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Title: Borofloat and Starphire Float Glasses: A Comparison

Abstract

Borofloat ® borosilicate float glass and Starphire ® soda-lime silicate float glass are used in transparent protective systems. They are known to respond differently in some ballistic and triaxial loading conditions, and efforts are underway to understand the causes of those differences. Toward that, a suite of test and material characterizations were completed in the present study on both glasses so to identify what differences exist among them. Compositional, physical properties, elastic properties, flaw size distributions and concentrations, tensile/flexure strength, fracture toughness, spherical indentation and hardness, transmission electron microscopy, striae, high pressure responses via diamond anvil cell testing, laser shock differences, and internal porosity were examined. Differences between these two float glasses were identified for many of these properties and characteristics, and the role of three (striae, high pressures where permanent densification can initiate, and sub-micron-sized porosity) lack understanding and deserve further attention. Lastly, the contributing roles of any of those properties or characteristics to triaxial or ballistic loading responses are not definitive; however, they provide potential correlations that may lead to improved understanding and management of loading responses in glasses used in transparent protective systems.

Authors:
 [1];  [2]
  1. Oak Ridge National Lab. (ORNL), Oak Ridge, TN (United States). Materials Science & Technology Division
  2. Southwest Research Inst. (SwRI), San Antonio, TX (United States). Engineering Dynamics Dept.
Publication Date:
Research Org.:
Oak Ridge National Lab. (ORNL), Oak Ridge, TN (United States)
Sponsoring Org.:
USDOE; Work for Others (WFO)
OSTI Identifier:
1185520
Grant/Contract Number:
AC05-00OR22725; 14B658801; NFE-10-03121
Resource Type:
Journal Article: Accepted Manuscript
Journal Name:
International Journal of Applied Glass Science
Additional Journal Information:
Journal Volume: 5; Journal Issue: 4; Journal ID: ISSN 2041-1286
Publisher:
American Ceramic Society
Country of Publication:
United States
Language:
English
Subject:
36 MATERIALS SCIENCE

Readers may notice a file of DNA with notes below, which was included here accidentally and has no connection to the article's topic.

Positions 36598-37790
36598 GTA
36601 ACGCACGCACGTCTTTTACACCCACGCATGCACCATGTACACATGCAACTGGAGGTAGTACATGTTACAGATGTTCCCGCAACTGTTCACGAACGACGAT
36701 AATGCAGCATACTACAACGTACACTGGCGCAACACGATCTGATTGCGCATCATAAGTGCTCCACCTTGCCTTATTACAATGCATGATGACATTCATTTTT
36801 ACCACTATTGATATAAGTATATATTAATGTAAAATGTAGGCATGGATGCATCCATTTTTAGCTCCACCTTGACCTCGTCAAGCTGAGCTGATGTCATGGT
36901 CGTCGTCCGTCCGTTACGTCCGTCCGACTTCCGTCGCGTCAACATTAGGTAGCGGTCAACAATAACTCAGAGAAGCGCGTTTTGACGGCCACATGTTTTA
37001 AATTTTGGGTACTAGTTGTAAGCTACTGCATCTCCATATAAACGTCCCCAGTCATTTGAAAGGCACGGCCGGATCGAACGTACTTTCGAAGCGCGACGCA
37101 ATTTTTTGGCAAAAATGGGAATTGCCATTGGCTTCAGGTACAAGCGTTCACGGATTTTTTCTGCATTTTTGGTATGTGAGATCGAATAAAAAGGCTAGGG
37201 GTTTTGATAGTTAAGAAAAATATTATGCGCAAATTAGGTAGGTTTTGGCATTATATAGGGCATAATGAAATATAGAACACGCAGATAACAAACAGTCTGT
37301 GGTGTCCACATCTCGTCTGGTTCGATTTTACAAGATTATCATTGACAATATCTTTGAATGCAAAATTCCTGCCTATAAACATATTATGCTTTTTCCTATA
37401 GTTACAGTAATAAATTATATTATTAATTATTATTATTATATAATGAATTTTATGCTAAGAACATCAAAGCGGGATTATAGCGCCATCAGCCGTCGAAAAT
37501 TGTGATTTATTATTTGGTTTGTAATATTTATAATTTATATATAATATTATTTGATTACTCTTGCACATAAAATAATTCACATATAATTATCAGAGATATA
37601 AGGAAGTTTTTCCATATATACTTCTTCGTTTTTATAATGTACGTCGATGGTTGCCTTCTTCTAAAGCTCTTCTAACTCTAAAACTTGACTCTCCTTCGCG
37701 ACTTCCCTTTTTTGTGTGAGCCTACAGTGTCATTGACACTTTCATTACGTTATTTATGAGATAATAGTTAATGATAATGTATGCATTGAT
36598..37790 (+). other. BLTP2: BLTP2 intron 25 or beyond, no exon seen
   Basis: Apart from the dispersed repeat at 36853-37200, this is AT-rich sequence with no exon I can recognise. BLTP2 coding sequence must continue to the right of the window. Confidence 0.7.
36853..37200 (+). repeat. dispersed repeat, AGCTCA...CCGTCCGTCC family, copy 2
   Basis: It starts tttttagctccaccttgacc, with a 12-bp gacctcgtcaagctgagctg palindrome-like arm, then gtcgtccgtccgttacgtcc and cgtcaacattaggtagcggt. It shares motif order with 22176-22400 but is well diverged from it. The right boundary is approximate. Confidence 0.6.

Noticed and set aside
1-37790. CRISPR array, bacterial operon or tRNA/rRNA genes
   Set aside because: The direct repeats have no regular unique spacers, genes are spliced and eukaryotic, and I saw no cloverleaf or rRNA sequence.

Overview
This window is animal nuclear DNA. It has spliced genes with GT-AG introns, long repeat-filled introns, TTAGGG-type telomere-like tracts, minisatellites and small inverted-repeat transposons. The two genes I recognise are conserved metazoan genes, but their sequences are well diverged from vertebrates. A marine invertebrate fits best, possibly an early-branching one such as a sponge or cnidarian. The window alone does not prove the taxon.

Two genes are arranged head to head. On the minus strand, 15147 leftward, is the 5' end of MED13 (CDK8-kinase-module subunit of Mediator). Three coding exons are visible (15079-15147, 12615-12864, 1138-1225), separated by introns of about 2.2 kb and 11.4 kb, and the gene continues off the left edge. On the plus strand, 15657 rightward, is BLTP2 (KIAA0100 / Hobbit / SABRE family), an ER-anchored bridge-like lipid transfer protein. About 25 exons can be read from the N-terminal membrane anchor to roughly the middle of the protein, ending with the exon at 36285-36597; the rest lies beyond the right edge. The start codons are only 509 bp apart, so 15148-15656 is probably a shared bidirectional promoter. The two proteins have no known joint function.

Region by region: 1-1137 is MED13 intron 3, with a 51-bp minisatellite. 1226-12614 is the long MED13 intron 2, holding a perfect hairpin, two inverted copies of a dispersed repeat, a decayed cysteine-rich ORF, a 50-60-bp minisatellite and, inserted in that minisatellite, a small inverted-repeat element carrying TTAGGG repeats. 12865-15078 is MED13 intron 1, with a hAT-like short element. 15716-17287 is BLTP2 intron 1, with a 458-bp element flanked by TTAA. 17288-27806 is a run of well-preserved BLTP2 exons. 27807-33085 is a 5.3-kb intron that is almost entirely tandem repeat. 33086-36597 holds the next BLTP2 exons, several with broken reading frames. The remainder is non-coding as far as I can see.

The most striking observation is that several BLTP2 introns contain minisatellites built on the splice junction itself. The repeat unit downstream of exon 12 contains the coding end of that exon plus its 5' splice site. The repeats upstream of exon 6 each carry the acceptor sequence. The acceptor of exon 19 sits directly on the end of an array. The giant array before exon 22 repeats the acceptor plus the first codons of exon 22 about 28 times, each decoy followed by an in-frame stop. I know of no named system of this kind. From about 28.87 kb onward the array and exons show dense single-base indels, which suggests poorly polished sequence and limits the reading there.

Citation Formats

Wereszczak, Andrew A., and Anderson Jr., Charles E.. Borofloat and Starphire Float Glasses: A Comparison. United States: N. p., 2014. Web. doi:10.1111/ijag.12095.
Wereszczak, Andrew A., & Anderson Jr., Charles E.. Borofloat and Starphire Float Glasses: A Comparison. United States. doi:10.1111/ijag.12095.
Wereszczak, Andrew A., and Anderson Jr., Charles E.. Tue . "Borofloat and Starphire Float Glasses: A Comparison". United States. doi:10.1111/ijag.12095. https://www.osti.gov/servlets/purl/1185520.
@article{osti_1185520,
title = {Borofloat and Starphire Float Glasses: A Comparison},
author = {Wereszczak, Andrew A. and Anderson Jr., Charles E.},
abstractNote = {Borofloat® borosilicate float glass and Starphire® soda-lime silicate float glass are used in transparent protective systems. They are known to respond differently in some ballistic and triaxial loading conditions, and efforts are underway to understand the causes of those differences. Toward that, a suite of test and material characterizations were completed in the present study on both glasses so to identify what differences exist among them. Compositional, physical properties, elastic properties, flaw size distributions and concentrations, tensile/flexure strength, fracture toughness, spherical indentation and hardness, transmission electron microscopy, striae, high pressure responses via diamond anvil cell testing, laser shock differences, and internal porosity were examined. Differences between these two float glasses were identified for many of these properties and characteristics, and the role of three (striae, high pressures where permanent densification can initiate, and sub-micron-sized porosity) lack understanding and deserve further attention. Lastly, the contributing roles of any of those properties or characteristics to triaxial or ballistic loading responses are not definitive; however, they provide potential correlations that may lead to improved understanding and management of loading responses in glasses used in transparent protective systems.},
doi = {10.1111/ijag.12095},
journal = {International Journal of Applied Glass Science},
number = 4,
volume = 5,
place = {United States},
year = {Tue Oct 28 00:00:00 EDT 2014},
month = {Tue Oct 28 00:00:00 EDT 2014}
}

Journal Article:
Free Publicly Available Full Text
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Citation Metrics:
Cited by: 6works
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